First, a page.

Anyone 18 years of age or older is able to take the adult or youth mental health first aid courses – many of which are offered at no cost to the participant through the Macomb Intermediate School District. According to Agnes, people who attend the class can expect a “supportive atmosphere and activities.” She added that they will learn how to assess for risk as well as how to respectfully listen and support an individual in crisis, identify appropriate professional help and recognize risk factors and warning signs. Ambrosia agreed. “You will learn how to apply the mental health first aid action plan in a variety of situations. This is an opportunity to decrease the stigma around mental health and provide people with tools they can use to help people.” Both Agnes and Ambrosia would be happy to see fellow Macomb County employees in their classes. If you would like more information about these course offerings, please visit: https://www.mentalhealthfirstaid.org.
OneMacomb Survey - Update
OneMacomb Lunch and Learn survey results
In the last issue of Macomb Matters, we asked readers to participate in a survey for OneMacomb. The county program, which works to promote multiculturalism and inclusion through arts and community affairs, was seeking feedback on its lunch and learn events to ensure the best possible experience for all involved.
All told, hundreds of county employees took the survey and the results were intriguing. They include:
- One-third of employee respondents attended a lunch and learn event in the past year and more than 87 percent plan to in the future.
- Those who attended appreciated the fellowship and opportunity to meet with other people while also experiencing a new culture and history.
- These sentiments translated to a high rate of referral – with 82 percent of respondents saying they would recommend lunch and learns to their co-workers.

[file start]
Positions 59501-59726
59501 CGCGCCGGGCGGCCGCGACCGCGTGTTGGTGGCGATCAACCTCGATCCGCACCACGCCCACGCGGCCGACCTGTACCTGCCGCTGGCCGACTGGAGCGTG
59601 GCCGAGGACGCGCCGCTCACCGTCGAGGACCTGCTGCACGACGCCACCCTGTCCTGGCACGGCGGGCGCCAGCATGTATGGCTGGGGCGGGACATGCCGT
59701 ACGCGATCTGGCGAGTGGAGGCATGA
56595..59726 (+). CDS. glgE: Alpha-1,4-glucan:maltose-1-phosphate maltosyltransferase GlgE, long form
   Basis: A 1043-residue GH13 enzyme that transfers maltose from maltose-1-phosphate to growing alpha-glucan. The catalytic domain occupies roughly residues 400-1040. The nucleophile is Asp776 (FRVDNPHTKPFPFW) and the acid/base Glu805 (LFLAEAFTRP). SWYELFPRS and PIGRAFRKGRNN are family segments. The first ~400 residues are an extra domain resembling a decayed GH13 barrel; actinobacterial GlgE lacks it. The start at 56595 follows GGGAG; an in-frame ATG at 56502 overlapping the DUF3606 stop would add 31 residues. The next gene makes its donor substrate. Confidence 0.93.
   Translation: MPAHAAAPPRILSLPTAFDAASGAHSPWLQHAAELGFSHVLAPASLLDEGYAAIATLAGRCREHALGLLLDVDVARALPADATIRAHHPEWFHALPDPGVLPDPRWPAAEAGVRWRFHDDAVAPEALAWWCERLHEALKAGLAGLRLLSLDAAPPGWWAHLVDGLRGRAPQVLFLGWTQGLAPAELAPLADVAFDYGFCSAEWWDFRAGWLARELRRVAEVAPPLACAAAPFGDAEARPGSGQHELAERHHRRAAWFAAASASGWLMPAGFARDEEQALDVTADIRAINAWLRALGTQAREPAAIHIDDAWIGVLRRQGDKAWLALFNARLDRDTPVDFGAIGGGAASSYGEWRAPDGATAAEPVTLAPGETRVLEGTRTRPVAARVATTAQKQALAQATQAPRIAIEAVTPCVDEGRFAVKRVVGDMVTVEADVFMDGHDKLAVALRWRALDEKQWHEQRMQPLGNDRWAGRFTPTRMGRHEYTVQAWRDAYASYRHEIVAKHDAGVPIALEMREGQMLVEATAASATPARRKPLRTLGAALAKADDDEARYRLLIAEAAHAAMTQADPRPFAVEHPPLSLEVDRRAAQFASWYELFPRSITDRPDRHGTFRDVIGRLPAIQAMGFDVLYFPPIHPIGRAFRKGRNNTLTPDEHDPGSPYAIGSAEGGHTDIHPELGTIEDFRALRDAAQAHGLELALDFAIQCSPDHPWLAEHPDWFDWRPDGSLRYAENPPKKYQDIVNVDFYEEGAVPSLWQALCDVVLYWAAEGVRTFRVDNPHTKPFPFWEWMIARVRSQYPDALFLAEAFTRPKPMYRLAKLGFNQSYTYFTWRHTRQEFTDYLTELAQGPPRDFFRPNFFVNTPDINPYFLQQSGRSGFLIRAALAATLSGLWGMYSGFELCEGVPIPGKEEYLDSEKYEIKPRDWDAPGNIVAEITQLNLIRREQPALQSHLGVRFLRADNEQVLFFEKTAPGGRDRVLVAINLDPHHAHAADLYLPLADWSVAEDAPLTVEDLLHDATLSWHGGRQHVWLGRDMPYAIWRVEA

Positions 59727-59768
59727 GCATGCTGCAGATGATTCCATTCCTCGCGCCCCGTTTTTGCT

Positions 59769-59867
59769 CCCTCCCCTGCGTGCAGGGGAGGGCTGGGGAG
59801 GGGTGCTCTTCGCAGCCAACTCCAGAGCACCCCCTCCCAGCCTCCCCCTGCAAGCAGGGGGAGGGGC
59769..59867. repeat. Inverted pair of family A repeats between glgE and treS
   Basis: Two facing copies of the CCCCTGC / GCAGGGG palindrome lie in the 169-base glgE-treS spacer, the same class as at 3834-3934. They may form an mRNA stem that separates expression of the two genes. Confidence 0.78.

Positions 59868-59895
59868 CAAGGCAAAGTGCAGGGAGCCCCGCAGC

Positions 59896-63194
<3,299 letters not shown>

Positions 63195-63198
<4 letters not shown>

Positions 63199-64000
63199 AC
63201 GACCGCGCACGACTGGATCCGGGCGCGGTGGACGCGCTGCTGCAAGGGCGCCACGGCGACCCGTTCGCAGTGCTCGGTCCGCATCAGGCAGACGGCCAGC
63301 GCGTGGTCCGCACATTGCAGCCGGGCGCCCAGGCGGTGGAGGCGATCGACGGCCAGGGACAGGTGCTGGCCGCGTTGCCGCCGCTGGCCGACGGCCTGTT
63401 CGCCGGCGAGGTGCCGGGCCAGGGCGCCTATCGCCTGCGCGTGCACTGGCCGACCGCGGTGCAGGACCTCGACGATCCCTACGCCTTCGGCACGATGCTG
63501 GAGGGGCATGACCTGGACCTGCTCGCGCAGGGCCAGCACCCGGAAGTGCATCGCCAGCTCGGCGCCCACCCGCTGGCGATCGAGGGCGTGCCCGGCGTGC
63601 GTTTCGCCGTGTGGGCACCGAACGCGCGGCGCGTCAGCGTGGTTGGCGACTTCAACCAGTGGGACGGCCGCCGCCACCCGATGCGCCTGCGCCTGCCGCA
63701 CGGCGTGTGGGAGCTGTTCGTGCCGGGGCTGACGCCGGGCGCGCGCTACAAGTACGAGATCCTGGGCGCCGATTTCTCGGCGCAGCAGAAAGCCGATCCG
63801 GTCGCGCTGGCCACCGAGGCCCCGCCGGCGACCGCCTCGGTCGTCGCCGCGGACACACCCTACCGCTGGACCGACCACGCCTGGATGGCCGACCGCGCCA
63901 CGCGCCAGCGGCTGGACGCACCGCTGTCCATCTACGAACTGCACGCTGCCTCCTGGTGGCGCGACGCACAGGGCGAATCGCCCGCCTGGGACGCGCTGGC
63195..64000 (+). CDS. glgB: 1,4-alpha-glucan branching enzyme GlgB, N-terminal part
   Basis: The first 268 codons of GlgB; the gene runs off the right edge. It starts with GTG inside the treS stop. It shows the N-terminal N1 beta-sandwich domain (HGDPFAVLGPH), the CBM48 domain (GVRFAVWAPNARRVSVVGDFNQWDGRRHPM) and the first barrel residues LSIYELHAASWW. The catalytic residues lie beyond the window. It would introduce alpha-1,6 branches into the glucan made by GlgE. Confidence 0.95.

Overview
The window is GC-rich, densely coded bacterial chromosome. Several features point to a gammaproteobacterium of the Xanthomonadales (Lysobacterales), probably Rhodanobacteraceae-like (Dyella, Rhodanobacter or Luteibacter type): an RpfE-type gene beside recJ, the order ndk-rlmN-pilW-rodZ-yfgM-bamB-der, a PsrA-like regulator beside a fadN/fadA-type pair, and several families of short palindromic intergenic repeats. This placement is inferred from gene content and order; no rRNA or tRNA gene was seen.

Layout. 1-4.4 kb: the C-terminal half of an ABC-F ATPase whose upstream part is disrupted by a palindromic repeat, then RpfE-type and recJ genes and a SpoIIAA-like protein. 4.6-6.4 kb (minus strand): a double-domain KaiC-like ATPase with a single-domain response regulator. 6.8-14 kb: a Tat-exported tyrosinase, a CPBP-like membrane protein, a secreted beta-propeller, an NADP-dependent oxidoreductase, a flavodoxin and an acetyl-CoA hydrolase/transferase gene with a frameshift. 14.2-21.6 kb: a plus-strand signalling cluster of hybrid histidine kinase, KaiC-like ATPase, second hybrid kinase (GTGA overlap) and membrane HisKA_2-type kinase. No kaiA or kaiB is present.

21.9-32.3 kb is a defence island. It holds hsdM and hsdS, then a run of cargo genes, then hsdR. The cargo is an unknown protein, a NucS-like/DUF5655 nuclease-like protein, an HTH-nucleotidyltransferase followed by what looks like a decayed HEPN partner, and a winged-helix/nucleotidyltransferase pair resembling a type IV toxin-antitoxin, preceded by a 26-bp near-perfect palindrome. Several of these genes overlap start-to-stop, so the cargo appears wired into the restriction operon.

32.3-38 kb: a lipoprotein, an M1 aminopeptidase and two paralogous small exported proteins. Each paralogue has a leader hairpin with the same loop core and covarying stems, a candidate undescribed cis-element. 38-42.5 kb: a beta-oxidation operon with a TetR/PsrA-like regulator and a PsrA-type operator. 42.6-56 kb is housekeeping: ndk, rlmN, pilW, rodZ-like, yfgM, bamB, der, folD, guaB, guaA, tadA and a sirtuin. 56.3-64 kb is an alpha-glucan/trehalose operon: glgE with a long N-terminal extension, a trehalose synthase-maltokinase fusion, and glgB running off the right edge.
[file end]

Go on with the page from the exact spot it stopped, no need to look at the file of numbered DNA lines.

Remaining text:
- For 2019, employee respondents were most interested in lunch and learn events in the following categories:
- Generational differences
- Native American culture
- Italian and Polish cultures
- Refugee communities
OneMacomb leaders plan to use this feedback in building events for 2019. The first is slated for Tuesday, March 19 and will focus on Native American history and culture. Stay tuned to Macomb Matters for announcements of future dates and themes and please contact firstname.lastname@example.org with any questions.
CARROT has a new feature!
The CARROT app is currently "beta testing" a new feature called "Auctions" which allows users to use their (green) CARROTcoins and (yellow) Reward Points to bid on a variety of rewards. Macomb County Government is among the few groups testing this new feature. Changes are still being made to "Auctions" to improve the reliability and user experience, but CARROT anticipates this will become a standard feature available to all CARROT users within the next few weeks. It's worth noting that CARROT will have at least $500 in auction prizes available during halftime of the Super Bowl...so keep walking!!
Win by Losing
Blue Cross/Blue Shield is hosting a free and fun weight loss challenge! The Healthstyles Committee cordially invites you to participate. The challenge begins February 11 and runs until April 12. For more information and contest details, please click here. For more information regarding other programs offered by Healthstyles, please visit the Healthstyles webpage.
For Your Benefit
A message from Andrew McKinnon
A thread that runs through this month’s Macomb Matters is wellness. From Nikki Hansigner’s statement: “If you go outside and experience the warmth of the sun or the cool air of winter a few times a week, your mood will improve,” to the important work that Agnes Ward and Ambrosia Jackson are doing with their work on Mental Health First Aide, wellness is a priority for Macomb County. That is also made clear through our HealthStyles initiatives and the recently announced Move More Macomb campaign. We really are a county on the move - and this is further demonstrated through the below updates and notes.
First, if you share a passion for wellness, I would ask you to join our HealthStyles team. Earlier this month we sent out the membership application and if you didn’t have a chance to fill it out, it’s not too late. You can reach out to email@example.com to become a team member.
Additionally, our partners at Blue Cross Blue Shield of Michigan (BCBSM) are working to provide Macomb County employees with support in the area of diabetes management and prevention. More information on that will be coming soon.
Finally, BCBSM is offering Macomb employee members virtual well-being webinars that are a perfect individual lunch and learn. If you aren’t a Blue Cross member, grab a buddy who might be and share a webinar together. The dates and topics are below. Each runs for about 20 minutes and they start at noon.
- February 5, 2019: Mindfulness and Meditation
- February 12, 2019: Leading with Happiness